The old parking bays outside Debenhams and M&S used to be used by many older shoppers/disabled/those with little time to pop in and do some shopping. Now there is a bus stand there and Debenhams has closed down.

  5. steven

    Pound place is a nightmare for parking on the pavements.
    At night you cant walk down the pavement as they blocked with parked cars.
    Its also tight to drive though the road with the way people are parked opposite each other.
    Never see a traffoc warden now

  6. T . Evans

    Eltham high street is still a joke , with cars double parked and doing u turns in front of you at a moment’s notice , the parking pavement areas should have been laid with black tarmac as the areas are stained with oil drips from car engines , and already a stretch of paving has been dug up outside Gregg’s to maintain underground services, there is no enforcement on double yellow lines in well hall rd opposite macdonalds wich impedes traffic turning right, but I do like the plants and trees……

  7. I do sometimes get the feeling that many would just like the clock turned back to 1978 rather than facing the challenges of 2018. I’d just settle for the eastbound bus stop to be moved back closer to Eltham Church.

    Less flippantly, some of the discontent with what has been a generous treatment of Eltham High Street could have been avoided with proper consultation and community involvement; I’m not sure who was on the “stakeholder forum” here but it doesn’t seem to have done a very good job.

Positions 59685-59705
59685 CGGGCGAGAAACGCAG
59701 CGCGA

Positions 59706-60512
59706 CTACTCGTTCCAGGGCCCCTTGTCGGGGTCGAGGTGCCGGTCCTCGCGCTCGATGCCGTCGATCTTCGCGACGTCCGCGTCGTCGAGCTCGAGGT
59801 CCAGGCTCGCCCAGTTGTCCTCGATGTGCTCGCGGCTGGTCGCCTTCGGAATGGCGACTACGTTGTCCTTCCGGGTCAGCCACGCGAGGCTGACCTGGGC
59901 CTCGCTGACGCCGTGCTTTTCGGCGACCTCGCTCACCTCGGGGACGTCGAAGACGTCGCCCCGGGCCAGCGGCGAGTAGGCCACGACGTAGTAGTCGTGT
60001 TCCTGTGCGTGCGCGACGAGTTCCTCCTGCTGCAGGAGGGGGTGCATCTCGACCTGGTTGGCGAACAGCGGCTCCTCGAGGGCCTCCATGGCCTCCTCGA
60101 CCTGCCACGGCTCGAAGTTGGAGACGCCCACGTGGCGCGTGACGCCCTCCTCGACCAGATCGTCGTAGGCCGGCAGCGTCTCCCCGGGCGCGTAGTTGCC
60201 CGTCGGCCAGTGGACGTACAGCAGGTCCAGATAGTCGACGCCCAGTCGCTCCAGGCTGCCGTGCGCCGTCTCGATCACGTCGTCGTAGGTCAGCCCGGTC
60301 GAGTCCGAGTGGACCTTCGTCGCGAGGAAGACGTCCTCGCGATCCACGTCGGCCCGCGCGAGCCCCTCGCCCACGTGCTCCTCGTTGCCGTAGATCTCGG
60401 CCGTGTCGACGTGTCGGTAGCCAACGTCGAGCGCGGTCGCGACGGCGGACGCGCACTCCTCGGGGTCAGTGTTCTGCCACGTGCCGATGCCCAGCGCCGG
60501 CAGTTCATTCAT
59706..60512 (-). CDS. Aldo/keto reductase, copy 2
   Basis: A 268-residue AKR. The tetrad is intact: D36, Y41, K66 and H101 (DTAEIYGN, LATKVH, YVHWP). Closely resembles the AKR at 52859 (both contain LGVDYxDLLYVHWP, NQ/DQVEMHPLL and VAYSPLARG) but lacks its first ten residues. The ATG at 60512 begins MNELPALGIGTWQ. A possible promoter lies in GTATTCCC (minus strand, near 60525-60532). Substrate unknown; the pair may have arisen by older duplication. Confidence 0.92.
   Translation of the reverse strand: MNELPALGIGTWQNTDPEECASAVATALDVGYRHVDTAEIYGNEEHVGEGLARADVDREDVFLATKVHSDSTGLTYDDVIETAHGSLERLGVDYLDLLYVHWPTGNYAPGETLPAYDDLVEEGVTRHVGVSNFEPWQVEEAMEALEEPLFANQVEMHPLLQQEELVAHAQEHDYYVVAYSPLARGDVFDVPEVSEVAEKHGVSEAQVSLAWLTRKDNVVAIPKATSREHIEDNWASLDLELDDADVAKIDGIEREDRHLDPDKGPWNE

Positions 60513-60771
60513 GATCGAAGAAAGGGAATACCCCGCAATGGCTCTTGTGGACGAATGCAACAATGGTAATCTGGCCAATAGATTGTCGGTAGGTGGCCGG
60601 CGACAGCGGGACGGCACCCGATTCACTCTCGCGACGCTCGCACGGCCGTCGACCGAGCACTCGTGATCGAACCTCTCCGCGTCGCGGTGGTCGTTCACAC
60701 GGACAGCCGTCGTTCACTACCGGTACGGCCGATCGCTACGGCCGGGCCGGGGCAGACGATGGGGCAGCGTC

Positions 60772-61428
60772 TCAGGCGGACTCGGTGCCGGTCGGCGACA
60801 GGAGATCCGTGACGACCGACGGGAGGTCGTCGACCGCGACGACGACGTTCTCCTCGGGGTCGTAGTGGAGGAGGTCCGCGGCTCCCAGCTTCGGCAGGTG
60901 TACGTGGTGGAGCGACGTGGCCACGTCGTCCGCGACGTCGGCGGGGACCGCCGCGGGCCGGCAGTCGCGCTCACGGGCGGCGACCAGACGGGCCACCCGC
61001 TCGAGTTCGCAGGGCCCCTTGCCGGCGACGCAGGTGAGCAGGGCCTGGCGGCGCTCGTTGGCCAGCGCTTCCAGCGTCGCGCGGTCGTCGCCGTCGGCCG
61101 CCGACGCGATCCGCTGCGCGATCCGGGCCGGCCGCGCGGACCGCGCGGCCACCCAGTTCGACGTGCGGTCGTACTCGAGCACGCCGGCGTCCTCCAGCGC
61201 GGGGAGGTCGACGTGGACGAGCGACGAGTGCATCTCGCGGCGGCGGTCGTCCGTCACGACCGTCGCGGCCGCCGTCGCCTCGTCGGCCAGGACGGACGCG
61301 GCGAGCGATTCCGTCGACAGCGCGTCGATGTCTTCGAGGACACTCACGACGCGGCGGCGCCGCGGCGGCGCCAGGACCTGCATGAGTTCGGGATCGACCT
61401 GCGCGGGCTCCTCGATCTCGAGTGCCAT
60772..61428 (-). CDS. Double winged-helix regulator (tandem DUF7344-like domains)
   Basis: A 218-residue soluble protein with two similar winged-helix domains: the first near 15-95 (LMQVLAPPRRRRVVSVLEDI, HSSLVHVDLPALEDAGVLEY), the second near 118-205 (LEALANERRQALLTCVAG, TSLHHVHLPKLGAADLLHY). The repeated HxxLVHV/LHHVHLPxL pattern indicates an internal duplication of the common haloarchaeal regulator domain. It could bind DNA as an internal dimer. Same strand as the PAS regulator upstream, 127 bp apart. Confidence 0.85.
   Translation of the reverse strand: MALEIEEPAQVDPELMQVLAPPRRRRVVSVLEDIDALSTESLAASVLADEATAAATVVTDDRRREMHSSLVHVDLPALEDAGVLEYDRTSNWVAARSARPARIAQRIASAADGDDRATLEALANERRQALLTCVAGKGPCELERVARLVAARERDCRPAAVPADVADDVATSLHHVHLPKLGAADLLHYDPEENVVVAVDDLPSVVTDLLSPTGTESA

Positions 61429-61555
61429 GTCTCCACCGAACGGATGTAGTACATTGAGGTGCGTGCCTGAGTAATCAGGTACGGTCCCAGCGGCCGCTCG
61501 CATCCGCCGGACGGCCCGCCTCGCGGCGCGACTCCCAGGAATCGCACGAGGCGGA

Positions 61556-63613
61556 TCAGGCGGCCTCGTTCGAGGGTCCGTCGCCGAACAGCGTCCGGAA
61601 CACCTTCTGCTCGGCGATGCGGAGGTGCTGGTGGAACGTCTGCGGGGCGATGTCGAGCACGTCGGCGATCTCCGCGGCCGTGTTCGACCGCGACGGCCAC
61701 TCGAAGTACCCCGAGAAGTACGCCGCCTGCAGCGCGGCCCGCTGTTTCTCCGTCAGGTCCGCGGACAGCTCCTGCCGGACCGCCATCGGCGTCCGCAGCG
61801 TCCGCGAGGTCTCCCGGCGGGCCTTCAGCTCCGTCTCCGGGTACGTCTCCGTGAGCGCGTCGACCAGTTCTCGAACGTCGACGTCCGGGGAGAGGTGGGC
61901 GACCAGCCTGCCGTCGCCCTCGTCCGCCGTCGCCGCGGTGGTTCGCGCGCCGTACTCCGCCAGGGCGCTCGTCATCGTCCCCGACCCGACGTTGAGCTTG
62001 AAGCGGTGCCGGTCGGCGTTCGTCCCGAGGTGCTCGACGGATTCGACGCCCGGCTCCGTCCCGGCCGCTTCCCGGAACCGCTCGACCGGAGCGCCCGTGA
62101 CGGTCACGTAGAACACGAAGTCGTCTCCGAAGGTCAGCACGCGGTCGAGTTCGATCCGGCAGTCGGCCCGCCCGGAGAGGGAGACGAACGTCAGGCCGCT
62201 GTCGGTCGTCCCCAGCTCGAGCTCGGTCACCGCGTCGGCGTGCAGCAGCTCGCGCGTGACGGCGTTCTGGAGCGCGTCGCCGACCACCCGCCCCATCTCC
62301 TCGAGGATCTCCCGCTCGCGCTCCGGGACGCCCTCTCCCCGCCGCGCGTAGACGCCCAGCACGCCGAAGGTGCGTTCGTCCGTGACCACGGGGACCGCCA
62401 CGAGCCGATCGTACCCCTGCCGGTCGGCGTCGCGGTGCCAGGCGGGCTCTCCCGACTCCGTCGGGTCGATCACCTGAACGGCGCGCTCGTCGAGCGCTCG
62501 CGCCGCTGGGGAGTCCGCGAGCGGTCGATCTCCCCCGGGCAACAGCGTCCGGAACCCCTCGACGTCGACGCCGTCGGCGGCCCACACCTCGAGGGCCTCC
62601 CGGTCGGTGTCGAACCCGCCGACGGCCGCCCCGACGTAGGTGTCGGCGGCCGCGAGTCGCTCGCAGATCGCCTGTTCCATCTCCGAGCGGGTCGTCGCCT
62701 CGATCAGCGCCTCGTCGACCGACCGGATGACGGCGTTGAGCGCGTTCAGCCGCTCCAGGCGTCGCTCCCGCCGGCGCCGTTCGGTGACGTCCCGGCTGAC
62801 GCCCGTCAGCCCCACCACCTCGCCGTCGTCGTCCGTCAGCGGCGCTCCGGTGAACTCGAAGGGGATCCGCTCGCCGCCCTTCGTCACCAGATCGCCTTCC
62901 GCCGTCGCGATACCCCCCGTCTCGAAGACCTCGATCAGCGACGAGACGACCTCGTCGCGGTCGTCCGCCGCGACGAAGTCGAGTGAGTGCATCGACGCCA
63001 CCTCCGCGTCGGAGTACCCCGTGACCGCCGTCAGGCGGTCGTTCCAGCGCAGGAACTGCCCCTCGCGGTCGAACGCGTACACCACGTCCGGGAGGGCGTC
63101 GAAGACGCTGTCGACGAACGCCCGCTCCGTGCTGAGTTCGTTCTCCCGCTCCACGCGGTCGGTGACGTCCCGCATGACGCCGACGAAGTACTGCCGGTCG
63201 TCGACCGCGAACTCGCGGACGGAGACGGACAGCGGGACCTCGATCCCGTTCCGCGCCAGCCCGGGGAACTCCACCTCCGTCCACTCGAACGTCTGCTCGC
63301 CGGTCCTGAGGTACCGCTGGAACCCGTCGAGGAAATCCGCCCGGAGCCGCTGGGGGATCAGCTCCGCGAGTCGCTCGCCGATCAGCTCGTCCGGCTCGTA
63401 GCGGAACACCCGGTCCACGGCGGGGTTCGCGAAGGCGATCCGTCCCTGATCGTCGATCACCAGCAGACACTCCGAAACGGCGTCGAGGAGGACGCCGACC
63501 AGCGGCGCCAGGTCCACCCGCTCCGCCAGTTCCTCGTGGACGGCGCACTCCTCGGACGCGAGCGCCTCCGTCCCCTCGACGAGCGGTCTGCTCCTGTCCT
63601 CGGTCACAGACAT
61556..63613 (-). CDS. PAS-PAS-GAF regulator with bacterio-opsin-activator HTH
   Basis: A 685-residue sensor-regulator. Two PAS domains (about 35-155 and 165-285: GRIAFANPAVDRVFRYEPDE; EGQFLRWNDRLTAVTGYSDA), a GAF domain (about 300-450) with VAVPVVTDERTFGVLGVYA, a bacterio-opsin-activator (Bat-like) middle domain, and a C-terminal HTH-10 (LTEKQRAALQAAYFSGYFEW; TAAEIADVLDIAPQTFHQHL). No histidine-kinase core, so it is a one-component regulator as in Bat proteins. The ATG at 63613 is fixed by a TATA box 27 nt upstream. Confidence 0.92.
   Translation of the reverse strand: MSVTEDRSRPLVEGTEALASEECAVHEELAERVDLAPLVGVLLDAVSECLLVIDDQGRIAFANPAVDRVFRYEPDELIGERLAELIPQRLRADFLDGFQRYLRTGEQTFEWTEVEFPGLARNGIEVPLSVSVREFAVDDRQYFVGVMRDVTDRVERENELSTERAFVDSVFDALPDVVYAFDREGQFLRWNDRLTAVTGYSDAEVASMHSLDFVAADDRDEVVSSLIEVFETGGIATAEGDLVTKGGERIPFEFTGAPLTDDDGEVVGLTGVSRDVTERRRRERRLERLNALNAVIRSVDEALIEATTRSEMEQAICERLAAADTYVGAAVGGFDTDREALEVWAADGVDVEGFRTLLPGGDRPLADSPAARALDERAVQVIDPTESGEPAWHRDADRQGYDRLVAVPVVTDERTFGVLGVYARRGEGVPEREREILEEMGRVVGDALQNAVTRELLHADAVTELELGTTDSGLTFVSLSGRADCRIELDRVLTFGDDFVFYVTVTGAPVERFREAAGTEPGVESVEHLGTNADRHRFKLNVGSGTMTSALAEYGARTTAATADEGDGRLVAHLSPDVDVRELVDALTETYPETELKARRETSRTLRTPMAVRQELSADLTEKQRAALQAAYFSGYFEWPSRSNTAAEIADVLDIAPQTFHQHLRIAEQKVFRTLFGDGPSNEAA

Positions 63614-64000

8. Robin

    Busy double bus stop outside Burger King. The narrowest pavement outside one of the busiest shops in the High Street. Makes you think about the planning incentives and the decision making objectives.

  9. Paul crout

    Why are they now digging up the newly laid pavement and why were the contractors allowed to stain the new pavement so we never had a clean paving slabs even when it was completed

  10. David

    A fair assessment. The High Street layout is definitely better and more inviting than it was. The removal of the railings around the pedestrian crossings, the broadening of the crossings and widening of the pavements is a success, and the increased sense of shared space between cars and pedestrians seems to make the environment calmer and more welcoming.

    The choice of the colour of the paving is questionable, as will be the longer term maintenance of the planters and benches, when simply planting some trees which would have matured over the years may have been preferable.

    Credit is due to the council bodies for trying. It may not be perfect, not necessarily easy to see where all the investment was made, but it is definitely an improvement, and will hopefully receive the continued funding required to maintain the improvements.